The fourth type is related to investment funds. These sukuk are pooled together and invested by a fund manager for a defined period of time, after which the owner reimburses the investors.
The law:
The project law that is expected to be approved on Wednesday by the cabinet says sukuk can be issued by the government, corporations, companies, banks or international institutions.
There are equivalent projects in Arab and Islamic countries that have many similarities, the first being issued in Malaysia in 1983.
Criticism to the proposed project law is twofold. The jurisprudential studies committee in the Islamic studies congregation affiliated to Al-Azhar has repeatedly rejected the law describing it as harmful to the economy and the country’s national security.
The committee also considered the law to be detrimental to the rights of future generations because it would allow the ownership of sukuk by foreigners and would open the door for the manipulation of fixed assets without real regulation.
This argument has since compelled the supporters of the law to remove the word “Islamic” from the law’s title in order to escape Al-Azhar jurisdiction.
Galal Amin, a prominent economist, also criticised the law describing it as a gate to sell public utilities. He expressed his doubts over the hasty and sudden introduction of sukuk, suggesting that it may have been dictated by the International Monetary Fund (IMF) as a stipulation to receiving monetary aid.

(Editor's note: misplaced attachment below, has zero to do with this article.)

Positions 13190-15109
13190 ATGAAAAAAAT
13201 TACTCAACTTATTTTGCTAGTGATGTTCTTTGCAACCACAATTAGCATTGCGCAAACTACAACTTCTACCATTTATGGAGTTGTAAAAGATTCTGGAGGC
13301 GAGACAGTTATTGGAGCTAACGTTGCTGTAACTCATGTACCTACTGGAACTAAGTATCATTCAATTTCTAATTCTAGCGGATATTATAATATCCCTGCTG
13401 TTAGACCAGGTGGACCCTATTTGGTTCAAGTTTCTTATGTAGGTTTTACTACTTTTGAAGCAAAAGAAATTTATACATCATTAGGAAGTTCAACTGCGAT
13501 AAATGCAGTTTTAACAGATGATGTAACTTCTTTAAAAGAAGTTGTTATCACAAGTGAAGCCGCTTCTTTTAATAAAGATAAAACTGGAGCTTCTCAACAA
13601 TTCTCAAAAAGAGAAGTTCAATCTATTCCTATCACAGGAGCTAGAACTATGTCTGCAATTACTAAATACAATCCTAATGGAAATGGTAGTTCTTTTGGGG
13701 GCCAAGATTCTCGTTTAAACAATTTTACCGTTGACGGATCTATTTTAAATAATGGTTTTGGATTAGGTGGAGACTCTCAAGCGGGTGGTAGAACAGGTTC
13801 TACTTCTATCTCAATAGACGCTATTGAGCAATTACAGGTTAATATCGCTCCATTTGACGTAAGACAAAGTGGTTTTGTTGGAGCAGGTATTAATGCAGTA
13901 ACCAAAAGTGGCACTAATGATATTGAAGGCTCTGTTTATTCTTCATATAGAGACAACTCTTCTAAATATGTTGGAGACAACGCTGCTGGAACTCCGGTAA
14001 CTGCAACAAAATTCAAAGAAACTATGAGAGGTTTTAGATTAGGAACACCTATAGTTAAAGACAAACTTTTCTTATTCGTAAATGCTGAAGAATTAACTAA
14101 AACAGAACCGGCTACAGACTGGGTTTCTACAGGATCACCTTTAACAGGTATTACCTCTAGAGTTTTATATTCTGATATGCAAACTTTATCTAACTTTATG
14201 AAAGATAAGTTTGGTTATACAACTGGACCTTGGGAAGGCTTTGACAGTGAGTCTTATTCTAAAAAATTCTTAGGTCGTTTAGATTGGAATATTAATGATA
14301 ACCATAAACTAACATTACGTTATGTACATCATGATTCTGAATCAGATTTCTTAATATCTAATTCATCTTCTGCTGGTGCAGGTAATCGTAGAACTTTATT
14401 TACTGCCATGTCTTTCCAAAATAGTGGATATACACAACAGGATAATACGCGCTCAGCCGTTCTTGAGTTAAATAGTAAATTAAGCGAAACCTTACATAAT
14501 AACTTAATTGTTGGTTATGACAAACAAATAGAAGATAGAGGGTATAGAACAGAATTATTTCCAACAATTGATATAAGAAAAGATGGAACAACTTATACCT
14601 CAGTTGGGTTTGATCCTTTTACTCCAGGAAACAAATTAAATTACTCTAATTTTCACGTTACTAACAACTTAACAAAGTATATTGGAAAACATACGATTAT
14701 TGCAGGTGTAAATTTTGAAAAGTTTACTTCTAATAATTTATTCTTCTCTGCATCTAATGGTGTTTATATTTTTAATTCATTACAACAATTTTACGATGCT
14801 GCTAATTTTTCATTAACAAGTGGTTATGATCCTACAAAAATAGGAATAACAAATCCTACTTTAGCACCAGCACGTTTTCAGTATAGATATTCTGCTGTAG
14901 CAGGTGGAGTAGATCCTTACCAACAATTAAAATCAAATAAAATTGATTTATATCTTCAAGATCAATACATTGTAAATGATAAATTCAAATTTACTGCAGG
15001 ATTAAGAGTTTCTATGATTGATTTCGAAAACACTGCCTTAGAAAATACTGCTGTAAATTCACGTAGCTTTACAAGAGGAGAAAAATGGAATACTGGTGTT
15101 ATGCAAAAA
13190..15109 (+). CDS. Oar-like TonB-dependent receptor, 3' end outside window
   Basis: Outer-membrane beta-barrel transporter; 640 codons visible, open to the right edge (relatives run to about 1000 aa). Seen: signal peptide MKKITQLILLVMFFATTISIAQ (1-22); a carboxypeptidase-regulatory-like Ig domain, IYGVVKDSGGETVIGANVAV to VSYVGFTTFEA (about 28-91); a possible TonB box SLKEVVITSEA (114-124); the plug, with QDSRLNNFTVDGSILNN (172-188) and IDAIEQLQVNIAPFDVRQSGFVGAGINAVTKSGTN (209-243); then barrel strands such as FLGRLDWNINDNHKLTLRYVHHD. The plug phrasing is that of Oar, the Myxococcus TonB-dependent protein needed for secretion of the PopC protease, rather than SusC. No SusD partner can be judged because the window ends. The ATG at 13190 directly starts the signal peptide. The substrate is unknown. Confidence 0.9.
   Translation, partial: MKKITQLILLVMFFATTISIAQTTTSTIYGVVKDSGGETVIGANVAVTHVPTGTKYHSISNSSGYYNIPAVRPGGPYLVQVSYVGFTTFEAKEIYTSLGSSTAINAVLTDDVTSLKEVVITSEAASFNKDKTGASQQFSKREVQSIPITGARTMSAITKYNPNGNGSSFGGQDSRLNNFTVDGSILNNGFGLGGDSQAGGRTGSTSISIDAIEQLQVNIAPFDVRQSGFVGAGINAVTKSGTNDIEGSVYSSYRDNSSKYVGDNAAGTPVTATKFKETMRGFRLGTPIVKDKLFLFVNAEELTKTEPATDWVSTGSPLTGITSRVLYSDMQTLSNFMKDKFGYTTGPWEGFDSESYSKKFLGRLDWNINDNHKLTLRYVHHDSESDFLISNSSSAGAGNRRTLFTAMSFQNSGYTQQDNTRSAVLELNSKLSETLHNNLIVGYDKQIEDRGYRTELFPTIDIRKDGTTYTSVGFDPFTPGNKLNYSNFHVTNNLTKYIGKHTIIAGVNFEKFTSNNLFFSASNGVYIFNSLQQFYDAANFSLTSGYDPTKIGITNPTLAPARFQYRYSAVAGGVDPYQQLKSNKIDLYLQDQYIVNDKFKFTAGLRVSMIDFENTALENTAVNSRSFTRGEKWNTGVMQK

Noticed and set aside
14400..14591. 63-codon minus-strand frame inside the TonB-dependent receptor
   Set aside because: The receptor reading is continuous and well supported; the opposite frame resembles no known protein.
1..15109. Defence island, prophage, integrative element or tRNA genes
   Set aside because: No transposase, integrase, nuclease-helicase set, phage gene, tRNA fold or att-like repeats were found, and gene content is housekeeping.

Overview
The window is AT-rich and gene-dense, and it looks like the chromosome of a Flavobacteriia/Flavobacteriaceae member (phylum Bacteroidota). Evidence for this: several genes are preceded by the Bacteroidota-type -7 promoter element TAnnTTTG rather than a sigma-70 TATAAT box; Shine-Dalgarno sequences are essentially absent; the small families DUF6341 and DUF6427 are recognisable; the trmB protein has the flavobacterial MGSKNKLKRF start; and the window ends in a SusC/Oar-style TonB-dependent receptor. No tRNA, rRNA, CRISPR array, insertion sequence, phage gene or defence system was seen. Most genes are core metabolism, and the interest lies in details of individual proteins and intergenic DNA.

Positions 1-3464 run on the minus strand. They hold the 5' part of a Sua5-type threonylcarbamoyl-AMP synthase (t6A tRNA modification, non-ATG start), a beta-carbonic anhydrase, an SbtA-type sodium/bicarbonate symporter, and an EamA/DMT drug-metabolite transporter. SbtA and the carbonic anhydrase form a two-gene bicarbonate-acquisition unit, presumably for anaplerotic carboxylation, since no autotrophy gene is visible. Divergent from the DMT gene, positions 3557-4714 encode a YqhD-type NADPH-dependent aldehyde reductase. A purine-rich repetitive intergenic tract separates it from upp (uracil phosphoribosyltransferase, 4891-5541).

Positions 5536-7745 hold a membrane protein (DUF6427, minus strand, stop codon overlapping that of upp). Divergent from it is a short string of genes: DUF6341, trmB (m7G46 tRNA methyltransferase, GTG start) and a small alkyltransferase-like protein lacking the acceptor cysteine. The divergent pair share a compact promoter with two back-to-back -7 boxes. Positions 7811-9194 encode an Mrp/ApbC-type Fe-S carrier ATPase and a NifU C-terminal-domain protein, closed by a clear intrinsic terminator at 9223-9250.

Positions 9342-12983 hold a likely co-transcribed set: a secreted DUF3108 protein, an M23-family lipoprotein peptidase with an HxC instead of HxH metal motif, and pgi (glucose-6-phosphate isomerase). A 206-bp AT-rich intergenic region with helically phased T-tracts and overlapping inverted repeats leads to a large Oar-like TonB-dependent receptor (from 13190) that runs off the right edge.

(Daily News Egypt / 04 Feb 2013)

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Indonesia: Islamic Banking IPO

The Islamic banking market is growing in Indonesia, where 11 banks offer Shariah-compliant financial services. The market reached a combined total of Rp 199.7 trillion by the end of 2012, according to central bank data.
But Indonesia’s Shariah banking market still lags behind Malaysia, where Islamic lenders hold 23.1 percent of the assets deposited in Malaysian banks. In Indonesia, Shariah banking only totals 4.7 percent of the Rp 4,000 trillion market.
Bank Mandiri will channel an additional Rp 800 billion ($83 million) in funds to its Shariah banking arm as the unit prepares to expand its services after next year’s initial public offering, a bank official said on Monday.
The bank, Indonesia’s largest lender by assets, will inject a total of Rp 1.1 trillion in capital to Bank Syariah Mandiri ahead of the Islamic finance unit’s listing on the Indonesia Stock Exchange (IDX).
Bank Syariah Mandiri plans to raise enough funds in the IPO to meet the Rp 5 trillion requirement needed to provide a domestic trust service for Indonesian customers.
The bank plans to offer corporate customers Shariah-compliant investment and lending options, Sunarso, the bank’s director for commercial and business banking, said on Monday.

(Live Trading News / 04 Feb 2013)

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Islamic banking assets to surpass $1.8 trillion globally in 2013